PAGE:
- 16 validators from each committee are selected to aggregate the attestations from all (at least) 128 validators, and will forward a single aggregated attestation to the block proposer.
- Attesting blocks entails voting that a specific block is valid before adding it to the chain, which entails receiving the block from the network and executing the transactions within that block to ensure their accuracy, as well as verifying the block’s signature to ensure its authenticity.
- An epoch consists of 32 slots, and is expected to take around 6.4 minutes, during which each validator is expected to attest once. After each Epoch, the validators are randomised into new committees.
If a block is created by the block proposer (in the example below, Alice is the block proposer for slot 1), other validators who were chosen at random to be part of the committee to attest that slot will receive the new block, verify its validity, and submit an attestation (vote) in favour of that block across the network.
Finality is typically reached after two epochs. Each vote has a link consisting of two epochs:
- Source → The lower epoch.
- Target → The higher epoch.
If the votes exceed ⅔ of the total staked ETH, it is called a supermajority link. When this occurs, the target becomes “justified” and the source becomes “finalised”.
A user must deposit 32 ETH into the deposit smart contract on the Ethereum 1.0 chain to become a validator on the Beacon Chain. Validators can only propose new blocks to the network and accept new blocks from network peers after activation.
Staked ETH and staking rewards remain locked on the Beacon Chain and cannot be withdrawn until the Shanghai fork. After this upgrade, withdrawals will be rate-limited for security purposes, preventing validators from withdrawing all of their staked ETH at once. As the ETH used as a tip to the validator is already on the execution layer, validators will have immediate access to the fee rewards/MEV earned during block proposals.
Block time is the amount of time required to add a new block to the chain. In the current PoW setup, the expected block time is defined as a constant at the protocol level to ensure that the rising computational power of miners does not jeopardise the network’s security.
After each block, the average block time of the network is analysed and adjusted based on the level of difficulty; if it is larger than the expected block time, the level of difficulty is decreased, and if it is less than the expected block time, the level of difficulty is increased.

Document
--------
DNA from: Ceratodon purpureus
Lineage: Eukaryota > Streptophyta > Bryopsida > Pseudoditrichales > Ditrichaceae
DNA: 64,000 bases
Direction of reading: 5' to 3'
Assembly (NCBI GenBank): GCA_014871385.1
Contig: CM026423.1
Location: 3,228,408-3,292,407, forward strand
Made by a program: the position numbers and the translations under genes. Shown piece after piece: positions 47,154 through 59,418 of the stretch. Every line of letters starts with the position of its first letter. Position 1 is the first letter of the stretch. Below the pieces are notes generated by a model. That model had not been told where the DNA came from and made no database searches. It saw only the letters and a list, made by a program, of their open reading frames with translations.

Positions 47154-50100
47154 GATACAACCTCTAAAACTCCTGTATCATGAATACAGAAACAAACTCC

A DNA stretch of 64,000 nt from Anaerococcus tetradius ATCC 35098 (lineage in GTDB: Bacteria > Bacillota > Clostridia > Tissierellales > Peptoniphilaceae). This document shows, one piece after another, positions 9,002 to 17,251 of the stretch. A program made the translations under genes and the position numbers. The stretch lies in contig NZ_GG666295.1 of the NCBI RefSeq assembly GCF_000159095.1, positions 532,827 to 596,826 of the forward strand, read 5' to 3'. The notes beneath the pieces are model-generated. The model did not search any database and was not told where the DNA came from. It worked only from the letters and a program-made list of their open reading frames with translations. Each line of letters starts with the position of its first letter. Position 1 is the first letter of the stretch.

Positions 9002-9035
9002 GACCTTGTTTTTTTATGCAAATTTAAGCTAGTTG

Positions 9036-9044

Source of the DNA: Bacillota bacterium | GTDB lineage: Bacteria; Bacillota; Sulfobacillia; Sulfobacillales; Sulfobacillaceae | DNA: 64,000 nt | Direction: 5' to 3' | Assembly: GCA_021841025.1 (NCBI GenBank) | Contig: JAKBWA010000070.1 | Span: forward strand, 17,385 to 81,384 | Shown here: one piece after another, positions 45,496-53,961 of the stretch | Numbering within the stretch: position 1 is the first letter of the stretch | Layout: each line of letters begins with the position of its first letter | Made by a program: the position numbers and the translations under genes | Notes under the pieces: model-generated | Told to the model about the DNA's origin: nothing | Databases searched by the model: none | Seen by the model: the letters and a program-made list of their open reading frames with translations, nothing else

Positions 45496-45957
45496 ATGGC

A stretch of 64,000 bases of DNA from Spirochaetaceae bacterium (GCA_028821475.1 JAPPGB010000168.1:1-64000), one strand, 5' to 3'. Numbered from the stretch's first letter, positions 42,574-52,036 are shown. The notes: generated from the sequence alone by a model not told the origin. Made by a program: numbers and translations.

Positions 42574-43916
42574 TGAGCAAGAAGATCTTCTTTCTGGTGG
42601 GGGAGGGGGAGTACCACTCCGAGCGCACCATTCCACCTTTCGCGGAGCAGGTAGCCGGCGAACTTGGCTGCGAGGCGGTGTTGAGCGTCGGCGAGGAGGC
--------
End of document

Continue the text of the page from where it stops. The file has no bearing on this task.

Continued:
At the time of writing, the average Ethereum Block Time was 13.67 seconds, falling usually within 12 to 14 seconds. The Merge will reduce the Block Time to precisely 12 seconds (the duration of a slot), unless a slot is missed because a validator is offline or does not submit a block in time.
However, when compared to Pow, block finality takes much longer under PoS. In PoS, blocks are created every 12 seconds, but finality is usually reached after two epochs. Two justified epochs are required for those epochs and the blocks within them to be considered finalised.
Stats and Analysis:
“Merge ready” nodes:
Currently, there are 83.6 percent nodes marked as “Merge ready”. To achieve this status, nodes must update their clients to the most recent version in order to be compatible with the Bellatrix upgrade.
Node operators who fail to update their nodes to the most recent client version run the risk of having their nodes syncing an incompatible chain (the pre-fork chain) using outdated rules.
ETH Staking Supply:
According to Staking Rewards , only 10.99% of the total supply of Ether is currently locked.
According to https://ethereum.org/en/staking/ there are already 14,243,585 total ETH Staked with 421,380 validators. Based on Staking Rewards, the number of validators increased by 0.02% in the last 30 days.
The lack of a fixed withdrawal date has made it challenging for users to stake ETH. LIDO, which is now the pool with the most staked ETH, accounting for more than 30%, is attempting to fix this issue by allowing users to stake ETH without losing liquidity.
Coinbase, Kraken and Binance also account for a significant portion, more than 28%, of the staked ETH. It is important to note that the recent sanctions from the American government pose a critical threat to withdrawals for staked funds on centralised exchanges.
In the crypto world, The Merge has been a highly anticipated event that has been in development for several years. Ethereum’s upgrade to PoS is a major stepping stone towards improving scalability, security and decentralisation.
However, there are still a number of key network security enhancements and threats to discuss. The lack of a fixed withdrawal date has made it difficult for users to stake ETH, with only about 10% of the total supply being staked. Add to that a minimum of 32 ETH being required to run your own node, one can see there exists a significant barrier to the decentralisation of validators. There are already discussions ongoing with regards to lowering this amount, allowing more people to operate their own nodes.
Will a successful merge accelerate the need to stake for users?